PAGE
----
To help revive the state’s sagging vegetable industry, Texas A&M AgriLife Research scientists in South Texas are looking at new cropping systems to improve and extend the tomato growing season.
While the Rio Grande Valley’s fertile soils can produce tasty tomatoes for consumers, the harsh conditions of heat, insects and diseases can stand in the way, said Dr. Carlos Avila, an AgriLife Research vegetable breeder at the Texas A&M AgriLife Research and Extension Center at Weslaco.
“We’re working on developing adapted cultivars for South Texas, but we’re also developing production systems to optimize and fully exploit their potential,” he said.
By evaluating varieties best suited to the area and how best to grow them, Avila said growers will be able to produce high-quality tomatoes efficiently and that can be profitable for them.
“We’re working to develop production systems, especially covered structures, in order to improve the yield and quality of tomato crops,” he said.
Avila is evaluating and comparing the use of greenhouses, high tunnels and net houses to determine the best alternative to open field production, which provides no protection from the harsh South Texas elements.
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“We’re evaluating 10 different varieties in each of those three structures to compare yield, pest incidence and fruit quality,” he said.
High tunnels are Quonset hut-type structures similar to greenhouses in appearance but lack artificial heating or cooling, Avila said. They are semi-temporary structures covered with a single layer of greenhouse-grade plastic to provide protection against the rain.
Net houses are relatively low-investment, sealed structures completely covered with insect net designed to physically keep insects away from plants.
Each has pros and cons, Avila said.
“Net houses do not provide a physical barrier to rain, but they allow better airflow compared to high tunnels and therefore extend the production season under high temperatures,” he said. “Greenhouses, which are the most expensive of these structures, provide ultimate weather control due to their heating and cooling systems and can reduce the weather variability we see here in the Valley within the growing season.”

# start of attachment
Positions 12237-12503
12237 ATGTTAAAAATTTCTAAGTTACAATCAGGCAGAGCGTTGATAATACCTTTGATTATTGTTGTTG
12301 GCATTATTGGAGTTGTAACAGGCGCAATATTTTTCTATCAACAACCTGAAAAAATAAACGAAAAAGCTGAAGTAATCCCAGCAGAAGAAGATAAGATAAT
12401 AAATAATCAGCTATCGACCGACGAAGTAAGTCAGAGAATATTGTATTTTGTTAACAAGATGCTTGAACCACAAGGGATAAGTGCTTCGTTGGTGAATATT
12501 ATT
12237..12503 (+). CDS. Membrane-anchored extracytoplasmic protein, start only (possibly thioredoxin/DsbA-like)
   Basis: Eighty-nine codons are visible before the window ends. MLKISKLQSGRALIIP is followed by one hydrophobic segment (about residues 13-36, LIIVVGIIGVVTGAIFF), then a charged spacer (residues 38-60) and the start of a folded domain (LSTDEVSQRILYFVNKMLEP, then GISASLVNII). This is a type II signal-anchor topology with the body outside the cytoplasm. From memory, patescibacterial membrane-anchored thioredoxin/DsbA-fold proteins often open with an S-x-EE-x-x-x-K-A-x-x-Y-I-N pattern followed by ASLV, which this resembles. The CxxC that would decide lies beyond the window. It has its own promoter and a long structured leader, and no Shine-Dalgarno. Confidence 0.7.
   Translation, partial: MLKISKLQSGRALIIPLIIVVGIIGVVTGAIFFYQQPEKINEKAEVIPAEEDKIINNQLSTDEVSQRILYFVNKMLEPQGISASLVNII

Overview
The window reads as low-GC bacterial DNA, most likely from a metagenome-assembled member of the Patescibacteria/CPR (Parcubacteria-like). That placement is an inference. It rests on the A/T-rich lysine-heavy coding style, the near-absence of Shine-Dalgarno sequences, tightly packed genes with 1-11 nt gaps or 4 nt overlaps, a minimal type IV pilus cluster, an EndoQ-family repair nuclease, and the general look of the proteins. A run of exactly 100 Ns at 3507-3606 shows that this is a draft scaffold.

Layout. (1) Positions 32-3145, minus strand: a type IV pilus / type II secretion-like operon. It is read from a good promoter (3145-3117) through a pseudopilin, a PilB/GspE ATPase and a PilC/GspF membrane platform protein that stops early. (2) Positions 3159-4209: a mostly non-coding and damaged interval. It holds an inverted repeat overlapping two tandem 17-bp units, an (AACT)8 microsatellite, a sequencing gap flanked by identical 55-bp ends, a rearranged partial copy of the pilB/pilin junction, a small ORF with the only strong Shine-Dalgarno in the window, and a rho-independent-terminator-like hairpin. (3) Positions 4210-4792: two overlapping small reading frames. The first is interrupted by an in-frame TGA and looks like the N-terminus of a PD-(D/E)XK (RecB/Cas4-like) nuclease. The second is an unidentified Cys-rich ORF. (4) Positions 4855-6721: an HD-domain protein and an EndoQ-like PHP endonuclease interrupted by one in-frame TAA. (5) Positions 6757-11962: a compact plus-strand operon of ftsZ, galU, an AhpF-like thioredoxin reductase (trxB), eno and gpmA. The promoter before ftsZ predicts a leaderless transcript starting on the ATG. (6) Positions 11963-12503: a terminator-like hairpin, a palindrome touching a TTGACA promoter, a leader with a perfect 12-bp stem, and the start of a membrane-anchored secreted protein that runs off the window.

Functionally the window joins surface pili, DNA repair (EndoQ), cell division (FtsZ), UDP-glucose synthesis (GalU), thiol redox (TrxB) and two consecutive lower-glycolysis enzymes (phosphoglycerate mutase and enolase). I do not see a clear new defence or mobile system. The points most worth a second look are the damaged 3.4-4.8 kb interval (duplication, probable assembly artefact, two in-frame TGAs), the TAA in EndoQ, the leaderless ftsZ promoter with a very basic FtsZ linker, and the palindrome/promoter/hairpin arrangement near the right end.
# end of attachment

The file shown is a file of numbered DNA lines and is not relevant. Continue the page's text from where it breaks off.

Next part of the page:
As opposed to growing tomatoes in open fields, Avila said any of the covered structures provide an alternative to the harsh environmental conditions here.
“They can all extend the growing season and allow production during winter, early summer and late fall,” he said. “Plus, they provide a physical barrier that reduces pest pressure and the cosmetic effects of wind damage.”
STRUCTURES REDUCE PEST PRESSURE
Growing commercial tomatoes in covered structures also allows growers to produce tomatoes when pests and disease infestation and inoculum are low, Avila said.
“In this way, covered structures allow us to reduce pest and disease incidence by both physical and seasonal exclusion,” he said. “They also increase marketing opportunities, improve early cash flow, increase marketable yield, improve fruit quality and they often result in a reduction of pesticide applications.”
Unfortunately, Avila said, due to the highly variable climatic conditions and the relatively short growing season of South Texas, no single covered structure is feasible for all seasons.
“It’s already obvious that no single production system can meet all needs, so a combination of the three protected structures may be required for those producers who want to produce year round,” he said.
To optimize yield potential and increase profits, Avila said a multi-system approach may be the answer to protect tomato varieties from environmental conditions.
“It’s also obvious at this point that any of the three structures provide protection from damage resulting from excessive hail, wind and heat units,” he said. “How to optimize a profitable yield potential will include cost analysis and economic feasibility studies that are part of this project and will be conducted by Dr. Samuel Zapata, the Texas A&M AgriLife Extension Service economist here in Weslaco.”
In addition to evaluating covered structures to improve the state’s vegetable production, Avila and his AgriLife colleagues in Weslaco and College Station are also developing superior tomato and spinach cultivars and studying insect-vector transmitted diseases.
“It’s all part of AgriLife’s dedication and efforts to revive the state’s vegetable industry that has been in decline for years,” Avila said. “In the case of tomatoes, production was nearly wiped out in the Rio Grande Valley by insects and diseases that were not around in the 1960s and 70s when production was thriving here.”
Production dropped from 36,000 acres to only about 800 acres today, he said. Texas is now a net importer of about 2.4 billion pounds of tomatoes annually.
John Sharp, Texas A&M University System chancellor, said, “Being a net importer of vegetables is not only unacceptable, it’s un-Texan.”